Here each user has a public key, which is known to everybody, who want to send packets to the recipient from time to time. There is also a private key, which is kept secret at the recipient’s end. This key is not known to anybody except the particular individual. This private key is generated with the help of some algorithm present within the system itself, and thus, it is not necessary at all to send the same across the network.
Now, whenever a sender wants to send a message to the recipient, the sender encrypts the message using the public key of the recipient and is then sent through the network, which is the internet in this case.
Now once the encrypted message reaches the recipient, the recipient will have to decrypt the message using both the public key and the private key. Though the message was encrypted using the public key, the same cannot be decrypted only with the public key though. Making the private key an elementary requirement for decryption eventually make the system a lot more secure. The public and private keys are different in this case, and thus the encryption algorithm is said to be asymmetric.
Why this is secure?
Though the public key is known to all the persons concerned, the public key can only be used to encrypt the message. If some eavesdropper intercepts the message from somewhere between the sender and the receiver and decrypts the same using the public key, which is known to everyone, the message will not have any sense, as it’s intended to be decrypted using both the public as well as the private key.
This dramatically improves the level of security as the private key is meant to stay only with the recipient, and do not need to be transmitted to the sender. As long as the device or the software is not compromised, chances are hardly there, the private key will be leaked to unsafe hands.
WhatsApp’s end-to-end encryption-An example
When it comes to end-to-end encryption, the first thing which comes in a layman’s mind is WhatsApp. WhatsApp is one among those cross-platform messaging applications which provide end-to-end encryption, making it technically impossible for interceptors or even WhatsApp to track, what exactly we are sending to our mates on the platform.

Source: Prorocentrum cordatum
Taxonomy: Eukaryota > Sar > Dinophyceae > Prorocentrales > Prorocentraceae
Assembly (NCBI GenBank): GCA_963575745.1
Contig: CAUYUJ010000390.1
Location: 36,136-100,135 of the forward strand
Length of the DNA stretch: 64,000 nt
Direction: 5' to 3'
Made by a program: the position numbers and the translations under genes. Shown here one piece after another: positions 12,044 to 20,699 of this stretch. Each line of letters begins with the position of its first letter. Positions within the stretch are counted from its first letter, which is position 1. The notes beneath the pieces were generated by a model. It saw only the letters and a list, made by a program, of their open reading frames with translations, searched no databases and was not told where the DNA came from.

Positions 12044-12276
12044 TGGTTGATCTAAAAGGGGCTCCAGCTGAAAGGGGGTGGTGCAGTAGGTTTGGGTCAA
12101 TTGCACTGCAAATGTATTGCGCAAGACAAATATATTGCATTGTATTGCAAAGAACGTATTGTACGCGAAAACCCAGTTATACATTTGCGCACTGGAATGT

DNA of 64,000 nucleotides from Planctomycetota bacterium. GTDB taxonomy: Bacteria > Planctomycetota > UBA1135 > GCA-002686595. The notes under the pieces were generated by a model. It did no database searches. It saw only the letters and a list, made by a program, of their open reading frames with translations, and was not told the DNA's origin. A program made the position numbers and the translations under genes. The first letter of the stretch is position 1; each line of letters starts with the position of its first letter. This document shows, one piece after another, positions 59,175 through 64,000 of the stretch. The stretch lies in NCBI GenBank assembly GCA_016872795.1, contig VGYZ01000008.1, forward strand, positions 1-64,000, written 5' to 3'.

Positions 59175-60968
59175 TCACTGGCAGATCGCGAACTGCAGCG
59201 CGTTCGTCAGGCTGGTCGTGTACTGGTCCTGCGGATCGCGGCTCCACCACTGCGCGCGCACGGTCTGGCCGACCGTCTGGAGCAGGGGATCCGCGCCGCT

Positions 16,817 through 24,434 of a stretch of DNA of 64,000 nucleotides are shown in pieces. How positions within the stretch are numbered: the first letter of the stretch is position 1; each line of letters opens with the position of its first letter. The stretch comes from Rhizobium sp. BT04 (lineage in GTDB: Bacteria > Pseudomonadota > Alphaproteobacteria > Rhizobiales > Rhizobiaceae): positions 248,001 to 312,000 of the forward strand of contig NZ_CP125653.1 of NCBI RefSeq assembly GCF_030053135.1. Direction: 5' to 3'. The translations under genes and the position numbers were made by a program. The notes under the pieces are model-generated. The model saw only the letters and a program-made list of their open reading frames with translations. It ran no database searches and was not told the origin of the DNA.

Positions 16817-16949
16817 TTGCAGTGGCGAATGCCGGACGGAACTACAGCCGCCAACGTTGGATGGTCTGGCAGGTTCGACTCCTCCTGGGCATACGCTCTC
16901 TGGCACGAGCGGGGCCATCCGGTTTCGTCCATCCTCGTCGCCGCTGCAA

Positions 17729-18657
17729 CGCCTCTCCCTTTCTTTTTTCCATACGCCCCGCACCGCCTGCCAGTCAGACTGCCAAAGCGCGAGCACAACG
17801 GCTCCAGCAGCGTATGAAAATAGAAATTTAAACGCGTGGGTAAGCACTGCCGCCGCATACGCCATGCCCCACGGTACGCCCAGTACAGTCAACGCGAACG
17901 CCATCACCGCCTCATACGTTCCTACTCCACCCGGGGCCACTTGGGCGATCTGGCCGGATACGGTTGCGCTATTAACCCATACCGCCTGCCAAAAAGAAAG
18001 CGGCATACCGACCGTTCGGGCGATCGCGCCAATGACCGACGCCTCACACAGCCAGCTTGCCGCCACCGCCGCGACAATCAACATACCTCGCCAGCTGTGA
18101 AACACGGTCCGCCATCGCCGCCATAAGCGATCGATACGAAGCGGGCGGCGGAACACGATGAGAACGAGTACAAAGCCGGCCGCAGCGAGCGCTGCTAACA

Just like the way, end-to-end encryption work, the sender encrypts the message (which also include multimedia elements) into a ciphertext with the public key of the recipient and then sent. The message then reaches the WhatsApp servers, which is eventually delivered to the recipient, who is supposed to see the message. The recipient will then use both the public and private key to decrypt the message and read or view the contents of it.
The message is obviously sent through the WhatsApp servers. But don’t worry if you doubt the company is storing the same on its servers as they will not be able to make any sense out of it. The reason is pretty simple. To make any sense out of the message or to decrypt the same, both the public and private key needs to be used, and the private key is never supposed to be sent over the network under any circumstances.
WhatsApp also uses separate keys to encrypt individual messages making it more complicated, or nearly impossible to decrypt the messages by any unauthorized person. Though separate keys are used for every single message, the thing is based on the same principle. Explaining how exactly the WhatsApp encryption system works is not possible here as there is a lot of technical jargon associated with it.
Other applications of end-to-end encryption work in a pretty similar way with some major or minor modifications. HTTPS, the secure version of HTTP also work in a pretty similar way, but there is an additional session key, which makes HTTPS even more secure.
That was a basic overview of public key encryption. The better the algorithm, tougher it will be to decrypt the message, and more processing power will be required for the same. In cryptocurrency mining, very complex algorithms are implemented making it require high-end GPUs to execute those algorithms.